Ready Player: Webcomics

Love it or hate it, there’s no denying that Steven Spielberg’s latest movie Ready Player One– based on the novel by Ernest Cline – was a commercial hit. In an age where the real-L.I.F.E immersive qualities of Virtual Reality are only beginning to be explored, Cline’s story of a digital Willy-Wonka-style Golden Ticket hunt clearly spoke to modern audiences.

Of course, Webcomics long pipped Parzival at the top of the leaderboard, having used their digital platform to explore life within simulations for almost as long as the medium has existed. Today, we’re looking at one of the clearest examples, and dissecting how it’s built its own Oasis for readers to escape to.

Not a Villainby Aneeka Richins

“Not a Villain” has been exploring the ways people live and play in virtual worlds since 2010, under the all;e hand of writer and artist Aneeka Richins. The comic follows the exploits of Kleya and her game group as they work towards securing a place as players of The Game, the monetised branch of the world-encompassing virtual reality L.i.F.e. For some players, the Game is a welcome distraction from their post-apocalyptic world and the drudgery of working in the fields to produce food for the survivors. For others, the money from the Game and the privilege to access L.i.F.e is literally a matter of life and death…

L.i.F.e is an interesting virtual world to compare against the commercial juggernaut of Cline’s Oasis. In a lot of respects, L.i.F.e represents the kind of virtual reality that could have existed had Parzival failed and the evil corporation IOI had seized control of the game. In L.i.F.e, almost everything is pay-to-play, and micro-transactions abound. Don’t want to look poor? You’ll need to pay to upgrade your skin. Don’t want your account to be a potential target to hackers? You can rent an apartment to log out from, or leave your avatar in one of the free ‘napping’ areas while you’re not using it. And if you log out without getting to one of those free areas, you can expect a fine. Similarly, trials for the Game are pay-to-enter, and if you’re knocked out or voted out for not being popular (and therefore commercially viable) enough, you get to start at the beginning – too bad if you had bills to pay, or kids to feed…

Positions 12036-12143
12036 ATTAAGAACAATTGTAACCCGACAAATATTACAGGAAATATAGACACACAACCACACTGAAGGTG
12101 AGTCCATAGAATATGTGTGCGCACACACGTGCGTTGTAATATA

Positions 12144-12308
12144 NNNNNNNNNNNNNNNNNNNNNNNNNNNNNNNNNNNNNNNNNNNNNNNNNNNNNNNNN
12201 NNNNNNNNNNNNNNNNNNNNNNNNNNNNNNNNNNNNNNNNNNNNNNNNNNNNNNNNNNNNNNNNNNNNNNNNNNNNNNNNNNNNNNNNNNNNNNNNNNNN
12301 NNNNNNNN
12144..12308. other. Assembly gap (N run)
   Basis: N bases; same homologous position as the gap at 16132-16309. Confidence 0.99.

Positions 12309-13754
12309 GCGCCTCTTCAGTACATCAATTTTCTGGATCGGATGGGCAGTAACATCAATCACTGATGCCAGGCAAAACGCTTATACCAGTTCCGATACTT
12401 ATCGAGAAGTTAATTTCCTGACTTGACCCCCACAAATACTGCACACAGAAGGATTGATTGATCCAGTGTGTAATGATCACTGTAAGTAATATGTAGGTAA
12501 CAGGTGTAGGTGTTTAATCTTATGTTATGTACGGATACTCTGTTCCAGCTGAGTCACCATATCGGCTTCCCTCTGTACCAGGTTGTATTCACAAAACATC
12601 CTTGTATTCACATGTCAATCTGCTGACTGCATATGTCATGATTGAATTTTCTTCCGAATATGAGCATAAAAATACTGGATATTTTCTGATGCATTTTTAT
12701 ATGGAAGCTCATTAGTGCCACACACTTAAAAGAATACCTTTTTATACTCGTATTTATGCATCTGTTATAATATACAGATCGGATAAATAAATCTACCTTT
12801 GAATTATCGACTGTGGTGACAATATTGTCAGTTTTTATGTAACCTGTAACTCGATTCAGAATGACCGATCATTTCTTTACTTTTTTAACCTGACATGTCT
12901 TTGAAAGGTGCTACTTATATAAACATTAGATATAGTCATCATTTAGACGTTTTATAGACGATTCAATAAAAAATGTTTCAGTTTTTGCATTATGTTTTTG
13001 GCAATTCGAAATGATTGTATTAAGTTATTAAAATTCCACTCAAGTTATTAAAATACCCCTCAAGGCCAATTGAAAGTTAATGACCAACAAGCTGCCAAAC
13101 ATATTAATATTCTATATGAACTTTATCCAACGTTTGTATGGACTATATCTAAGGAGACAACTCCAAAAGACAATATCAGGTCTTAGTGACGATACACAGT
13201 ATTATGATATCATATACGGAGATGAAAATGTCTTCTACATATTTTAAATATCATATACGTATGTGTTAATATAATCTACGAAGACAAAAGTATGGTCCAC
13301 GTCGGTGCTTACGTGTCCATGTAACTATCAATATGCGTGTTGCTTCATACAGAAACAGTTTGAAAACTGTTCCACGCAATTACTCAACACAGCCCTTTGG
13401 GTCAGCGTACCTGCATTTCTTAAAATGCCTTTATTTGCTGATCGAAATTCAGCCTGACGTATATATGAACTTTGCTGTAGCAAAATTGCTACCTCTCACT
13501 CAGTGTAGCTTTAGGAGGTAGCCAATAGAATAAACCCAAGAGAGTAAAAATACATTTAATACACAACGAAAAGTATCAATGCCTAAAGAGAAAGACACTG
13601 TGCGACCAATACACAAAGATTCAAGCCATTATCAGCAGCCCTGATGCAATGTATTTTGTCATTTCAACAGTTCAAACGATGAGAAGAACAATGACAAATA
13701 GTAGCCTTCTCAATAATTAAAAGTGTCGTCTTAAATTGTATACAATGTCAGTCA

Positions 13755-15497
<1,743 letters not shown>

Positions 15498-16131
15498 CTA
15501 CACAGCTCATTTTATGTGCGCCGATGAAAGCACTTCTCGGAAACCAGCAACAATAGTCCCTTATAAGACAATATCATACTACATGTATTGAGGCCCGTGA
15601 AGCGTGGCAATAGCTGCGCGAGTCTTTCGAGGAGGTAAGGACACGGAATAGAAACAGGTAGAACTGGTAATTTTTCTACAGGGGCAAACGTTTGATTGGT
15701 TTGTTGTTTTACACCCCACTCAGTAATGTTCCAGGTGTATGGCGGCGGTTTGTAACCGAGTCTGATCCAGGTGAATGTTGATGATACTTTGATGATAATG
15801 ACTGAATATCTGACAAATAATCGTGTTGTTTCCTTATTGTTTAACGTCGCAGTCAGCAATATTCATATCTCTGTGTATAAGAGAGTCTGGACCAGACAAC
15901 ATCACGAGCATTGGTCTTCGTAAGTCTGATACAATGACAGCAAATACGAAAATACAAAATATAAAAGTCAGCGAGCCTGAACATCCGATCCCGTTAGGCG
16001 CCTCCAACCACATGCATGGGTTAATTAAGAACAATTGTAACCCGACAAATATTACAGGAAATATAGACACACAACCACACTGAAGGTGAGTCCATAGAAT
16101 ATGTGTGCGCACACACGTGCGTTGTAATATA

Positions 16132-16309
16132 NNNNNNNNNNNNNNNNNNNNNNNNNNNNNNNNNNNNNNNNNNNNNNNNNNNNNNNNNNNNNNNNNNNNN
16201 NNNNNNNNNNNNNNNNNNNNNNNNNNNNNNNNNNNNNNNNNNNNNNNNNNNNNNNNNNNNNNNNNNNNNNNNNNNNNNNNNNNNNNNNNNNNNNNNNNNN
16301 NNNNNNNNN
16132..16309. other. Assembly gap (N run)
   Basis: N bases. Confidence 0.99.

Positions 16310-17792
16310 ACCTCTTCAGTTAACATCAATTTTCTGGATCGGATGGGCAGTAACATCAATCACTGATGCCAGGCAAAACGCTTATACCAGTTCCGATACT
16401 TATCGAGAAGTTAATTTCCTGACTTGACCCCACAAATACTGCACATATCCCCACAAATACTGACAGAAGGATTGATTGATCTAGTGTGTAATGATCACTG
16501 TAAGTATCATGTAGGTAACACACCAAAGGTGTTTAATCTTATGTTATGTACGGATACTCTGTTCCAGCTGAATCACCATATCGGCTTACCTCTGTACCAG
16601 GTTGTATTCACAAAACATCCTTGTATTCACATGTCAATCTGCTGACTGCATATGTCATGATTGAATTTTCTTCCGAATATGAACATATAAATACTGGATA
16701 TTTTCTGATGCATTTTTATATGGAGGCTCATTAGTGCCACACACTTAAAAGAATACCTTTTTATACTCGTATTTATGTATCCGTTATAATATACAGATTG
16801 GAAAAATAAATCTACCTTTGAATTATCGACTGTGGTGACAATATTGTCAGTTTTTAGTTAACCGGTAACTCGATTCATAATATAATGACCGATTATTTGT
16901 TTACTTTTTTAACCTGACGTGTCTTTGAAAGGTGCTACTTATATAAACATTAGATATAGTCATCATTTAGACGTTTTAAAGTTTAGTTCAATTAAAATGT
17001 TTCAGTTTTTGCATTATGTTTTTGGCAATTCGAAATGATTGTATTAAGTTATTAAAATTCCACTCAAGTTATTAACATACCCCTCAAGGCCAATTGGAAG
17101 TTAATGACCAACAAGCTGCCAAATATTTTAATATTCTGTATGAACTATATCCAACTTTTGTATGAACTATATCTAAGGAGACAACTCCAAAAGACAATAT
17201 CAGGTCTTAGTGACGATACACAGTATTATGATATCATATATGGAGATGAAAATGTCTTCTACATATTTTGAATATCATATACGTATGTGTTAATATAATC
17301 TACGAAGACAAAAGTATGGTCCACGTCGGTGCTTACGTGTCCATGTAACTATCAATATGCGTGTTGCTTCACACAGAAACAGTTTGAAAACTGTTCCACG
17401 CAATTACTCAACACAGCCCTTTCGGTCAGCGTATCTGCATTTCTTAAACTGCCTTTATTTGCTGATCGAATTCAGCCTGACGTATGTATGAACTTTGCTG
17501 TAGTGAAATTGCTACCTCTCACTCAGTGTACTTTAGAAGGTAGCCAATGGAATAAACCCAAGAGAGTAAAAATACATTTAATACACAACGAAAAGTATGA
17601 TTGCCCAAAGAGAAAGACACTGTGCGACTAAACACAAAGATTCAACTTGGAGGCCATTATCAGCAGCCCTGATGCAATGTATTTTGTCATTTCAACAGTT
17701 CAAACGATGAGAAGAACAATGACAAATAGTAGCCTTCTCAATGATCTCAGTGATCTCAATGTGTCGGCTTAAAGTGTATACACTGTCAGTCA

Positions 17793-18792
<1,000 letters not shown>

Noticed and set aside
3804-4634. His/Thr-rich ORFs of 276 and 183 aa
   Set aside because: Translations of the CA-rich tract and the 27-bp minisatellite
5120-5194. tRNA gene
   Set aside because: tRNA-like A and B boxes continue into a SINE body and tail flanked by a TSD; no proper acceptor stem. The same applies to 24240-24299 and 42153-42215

TENka, like IOI hoped to do, rule over the virtual world with impunity. They are the gatekeepers of the game, the rule-makers, the attendants and the providers – and they profit from that. They control the majority of the real world’s stable resources and due to their influence, keeping L.i.F.e updated is a higher global priority than rescuing people stranded outside cities (who can’t pay for the Game), repairing real-world city infrastructure, medical care or global environmental reparations. Similar to IOI, TENka also uses their access to technology to cheat in the game. They are (nominally) the only ones who can employ hackers to change the game’s code in their favour, and although you can access L.i.F.e from any system that can run it, you can only play the Game if you own TENka’s proprietary immersion rig – the Kido. Through that rig, and their access to the code, they have absolute power to track, watch and remove any player from the Game if they feel that player is not earning them enough profit, ejecting that player back into cold reality. And if they’d had their way before the ending, that technology would have migrated into their player’s very central nervous systems, with potentially dire results…